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What is Machine Learning? A Primer for the Epidemiologist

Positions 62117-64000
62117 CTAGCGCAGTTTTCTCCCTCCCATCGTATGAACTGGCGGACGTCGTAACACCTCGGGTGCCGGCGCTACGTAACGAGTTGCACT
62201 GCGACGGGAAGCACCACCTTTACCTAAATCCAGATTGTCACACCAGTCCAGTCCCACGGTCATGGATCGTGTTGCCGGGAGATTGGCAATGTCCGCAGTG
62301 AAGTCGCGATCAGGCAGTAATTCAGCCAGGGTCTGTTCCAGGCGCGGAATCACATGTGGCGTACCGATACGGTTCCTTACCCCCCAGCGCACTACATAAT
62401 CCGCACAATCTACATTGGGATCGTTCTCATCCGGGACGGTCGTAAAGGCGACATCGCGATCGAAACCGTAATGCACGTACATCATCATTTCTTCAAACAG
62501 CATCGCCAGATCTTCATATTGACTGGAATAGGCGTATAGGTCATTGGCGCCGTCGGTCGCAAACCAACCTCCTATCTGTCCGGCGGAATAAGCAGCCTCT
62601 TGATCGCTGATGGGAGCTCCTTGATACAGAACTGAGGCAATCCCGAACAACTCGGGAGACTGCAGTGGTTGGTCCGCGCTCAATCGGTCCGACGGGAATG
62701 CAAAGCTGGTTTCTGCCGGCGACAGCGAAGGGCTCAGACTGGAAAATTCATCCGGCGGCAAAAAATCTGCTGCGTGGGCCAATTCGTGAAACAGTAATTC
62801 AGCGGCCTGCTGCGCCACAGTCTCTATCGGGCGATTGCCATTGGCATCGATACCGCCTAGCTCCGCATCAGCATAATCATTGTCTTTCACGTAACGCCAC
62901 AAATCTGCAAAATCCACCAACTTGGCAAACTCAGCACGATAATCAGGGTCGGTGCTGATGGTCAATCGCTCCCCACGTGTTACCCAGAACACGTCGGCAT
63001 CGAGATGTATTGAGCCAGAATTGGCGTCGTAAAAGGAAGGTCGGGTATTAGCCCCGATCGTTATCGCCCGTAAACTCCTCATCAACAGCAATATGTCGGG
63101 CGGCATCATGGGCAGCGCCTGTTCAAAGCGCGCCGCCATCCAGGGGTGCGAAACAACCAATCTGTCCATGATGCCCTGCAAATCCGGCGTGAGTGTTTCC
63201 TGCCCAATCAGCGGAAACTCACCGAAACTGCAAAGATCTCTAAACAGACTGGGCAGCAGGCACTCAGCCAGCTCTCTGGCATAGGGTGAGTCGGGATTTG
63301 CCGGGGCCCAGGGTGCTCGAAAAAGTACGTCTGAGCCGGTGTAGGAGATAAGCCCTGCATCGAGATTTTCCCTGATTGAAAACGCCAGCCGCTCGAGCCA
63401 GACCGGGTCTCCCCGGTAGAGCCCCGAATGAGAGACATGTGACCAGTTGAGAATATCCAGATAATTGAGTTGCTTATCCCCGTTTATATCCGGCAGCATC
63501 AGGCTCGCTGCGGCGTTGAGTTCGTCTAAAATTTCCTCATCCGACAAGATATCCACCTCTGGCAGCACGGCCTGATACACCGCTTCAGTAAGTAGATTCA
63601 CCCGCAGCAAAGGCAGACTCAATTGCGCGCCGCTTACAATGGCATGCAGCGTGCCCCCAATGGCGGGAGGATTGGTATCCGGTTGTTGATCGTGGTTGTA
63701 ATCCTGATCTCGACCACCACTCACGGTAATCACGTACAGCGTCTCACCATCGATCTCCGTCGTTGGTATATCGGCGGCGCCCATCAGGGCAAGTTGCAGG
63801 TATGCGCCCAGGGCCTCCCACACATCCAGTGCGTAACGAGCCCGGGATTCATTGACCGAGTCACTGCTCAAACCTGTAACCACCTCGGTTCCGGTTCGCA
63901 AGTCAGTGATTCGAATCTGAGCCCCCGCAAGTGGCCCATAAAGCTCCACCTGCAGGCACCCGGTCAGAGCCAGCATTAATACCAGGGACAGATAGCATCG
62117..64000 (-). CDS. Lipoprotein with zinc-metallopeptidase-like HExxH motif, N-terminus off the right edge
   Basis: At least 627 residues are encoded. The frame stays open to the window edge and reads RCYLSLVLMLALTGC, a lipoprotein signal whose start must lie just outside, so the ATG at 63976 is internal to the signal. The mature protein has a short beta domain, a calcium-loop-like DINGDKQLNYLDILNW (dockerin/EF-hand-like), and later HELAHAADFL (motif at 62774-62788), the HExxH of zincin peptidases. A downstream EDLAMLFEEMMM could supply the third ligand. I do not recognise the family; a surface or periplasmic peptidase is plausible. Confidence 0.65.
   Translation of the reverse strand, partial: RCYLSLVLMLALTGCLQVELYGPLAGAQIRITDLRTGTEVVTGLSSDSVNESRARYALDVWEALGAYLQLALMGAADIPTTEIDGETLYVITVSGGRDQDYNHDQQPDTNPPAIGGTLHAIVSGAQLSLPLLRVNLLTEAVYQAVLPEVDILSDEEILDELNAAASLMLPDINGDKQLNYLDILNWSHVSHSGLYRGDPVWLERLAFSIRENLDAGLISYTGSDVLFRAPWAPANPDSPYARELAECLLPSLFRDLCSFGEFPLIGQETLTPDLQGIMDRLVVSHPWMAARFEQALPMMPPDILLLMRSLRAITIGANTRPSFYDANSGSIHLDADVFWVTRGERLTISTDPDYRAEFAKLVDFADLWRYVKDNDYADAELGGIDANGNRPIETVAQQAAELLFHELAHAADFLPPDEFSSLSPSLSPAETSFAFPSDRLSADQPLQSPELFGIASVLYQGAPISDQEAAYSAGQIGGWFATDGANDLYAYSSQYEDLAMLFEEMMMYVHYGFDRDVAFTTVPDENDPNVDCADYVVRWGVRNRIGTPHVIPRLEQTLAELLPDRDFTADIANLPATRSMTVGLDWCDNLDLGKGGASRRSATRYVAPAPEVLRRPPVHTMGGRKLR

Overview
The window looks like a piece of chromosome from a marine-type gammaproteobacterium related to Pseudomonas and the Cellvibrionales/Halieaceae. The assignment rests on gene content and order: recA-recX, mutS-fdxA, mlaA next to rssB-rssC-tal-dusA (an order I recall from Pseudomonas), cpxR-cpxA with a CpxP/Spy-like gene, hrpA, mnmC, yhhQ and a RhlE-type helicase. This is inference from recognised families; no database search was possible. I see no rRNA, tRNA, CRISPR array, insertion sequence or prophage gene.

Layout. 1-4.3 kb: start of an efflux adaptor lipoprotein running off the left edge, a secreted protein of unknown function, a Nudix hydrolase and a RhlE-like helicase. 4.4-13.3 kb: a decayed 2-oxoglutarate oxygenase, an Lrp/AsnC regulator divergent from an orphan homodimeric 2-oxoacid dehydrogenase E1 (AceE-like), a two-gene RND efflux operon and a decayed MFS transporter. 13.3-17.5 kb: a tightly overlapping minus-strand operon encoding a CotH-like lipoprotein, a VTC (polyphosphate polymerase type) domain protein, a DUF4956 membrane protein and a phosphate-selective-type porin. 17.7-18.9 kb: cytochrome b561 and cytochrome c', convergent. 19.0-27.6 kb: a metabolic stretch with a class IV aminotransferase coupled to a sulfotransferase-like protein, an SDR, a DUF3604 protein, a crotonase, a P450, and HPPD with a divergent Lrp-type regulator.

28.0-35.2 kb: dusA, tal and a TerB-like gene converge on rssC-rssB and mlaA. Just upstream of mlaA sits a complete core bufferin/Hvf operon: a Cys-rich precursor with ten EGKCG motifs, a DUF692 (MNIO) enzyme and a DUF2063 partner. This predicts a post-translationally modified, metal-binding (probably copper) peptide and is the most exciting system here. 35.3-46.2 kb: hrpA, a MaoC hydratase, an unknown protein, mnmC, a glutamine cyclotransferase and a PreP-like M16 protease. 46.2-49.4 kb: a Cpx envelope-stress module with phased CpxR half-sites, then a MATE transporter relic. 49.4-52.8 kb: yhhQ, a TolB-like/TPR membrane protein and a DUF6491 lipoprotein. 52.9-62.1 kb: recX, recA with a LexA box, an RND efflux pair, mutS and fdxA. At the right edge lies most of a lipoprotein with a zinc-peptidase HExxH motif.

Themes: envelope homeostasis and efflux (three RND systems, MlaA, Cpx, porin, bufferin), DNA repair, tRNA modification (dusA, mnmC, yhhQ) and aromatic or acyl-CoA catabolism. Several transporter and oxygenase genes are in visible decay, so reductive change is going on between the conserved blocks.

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Machine learning is a branch of computer science that has the potential to transform epidemiologic sciences. Amid a growing focus on "Big Data," it offers epidemiologists new tools to tackle problems for which classical methods are not well-suited. In order to critically evaluate the value of integrating machine learning algorithms and existing methods, however, it is essential to address language and technical barriers between the two fields that can make it difficult for epidemiologists to read and assess machine learning studies. Here, we provide an overview of the concepts and terminology used in machine learning literature, which encompasses a diverse set of tools with goals ranging from prediction to classification to clustering. We provide a brief introduction to 5 common machine learning algorithms and 4 ensemble-based approaches. We then summarize epidemiologic applications of machine learning techniques in the published literature. We recommend approaches to incorporate machine learning in epidemiologic research and discuss opportunities and challenges for integrating machine learning and existing epidemiologic research methods. Machine learning is a branch of computer science that broadly aims to enable computers to "learn" without being directly programmed (1). It has origins in the artificial intelligence movement of the 1950s and emphasizes practical objectives and applications, particularly prediction and optimization. Computers "learn" in machine learning by improving their performance at tasks through "experience" (2, p. xv). In practice, "experience" usually means fitting to data; hence, there is not a clear boundary between machine learning and statistical approaches. Indeed, whether a given methodology is considered "machine learning" or "statistical" often reflects its history as much as genuine differences, and many algorithms (e.g., least absolute shrinkage and selection operator (LASSO), stepwise regression) may or may not be considered machine learning depending on who you ask. Still, despite methodological similarities, machine learning is philosophically and practically distinguishable. At the liberty of (considerable) oversimplification, machine learning generally emphasizes predictive accuracy over hypothesis-driven inference, usually focusing on large, high-dimensional (i.e., having many covariates) data sets (3, 4). Regardless of the precise distinction between approaches, in practice, machine learning offers epidemiologists important tools. In particular, a growing focus on "Big Data" emphasizes problems and data sets for which machine learning algorithms excel while more commonly used statistical approaches struggle. This primer provides a basic introduction to machine learning with the aim of providing readers a foundation for critically reading studies based on these methods and a jumping-off point for those interested in using machine learning techniques in epidemiologic research.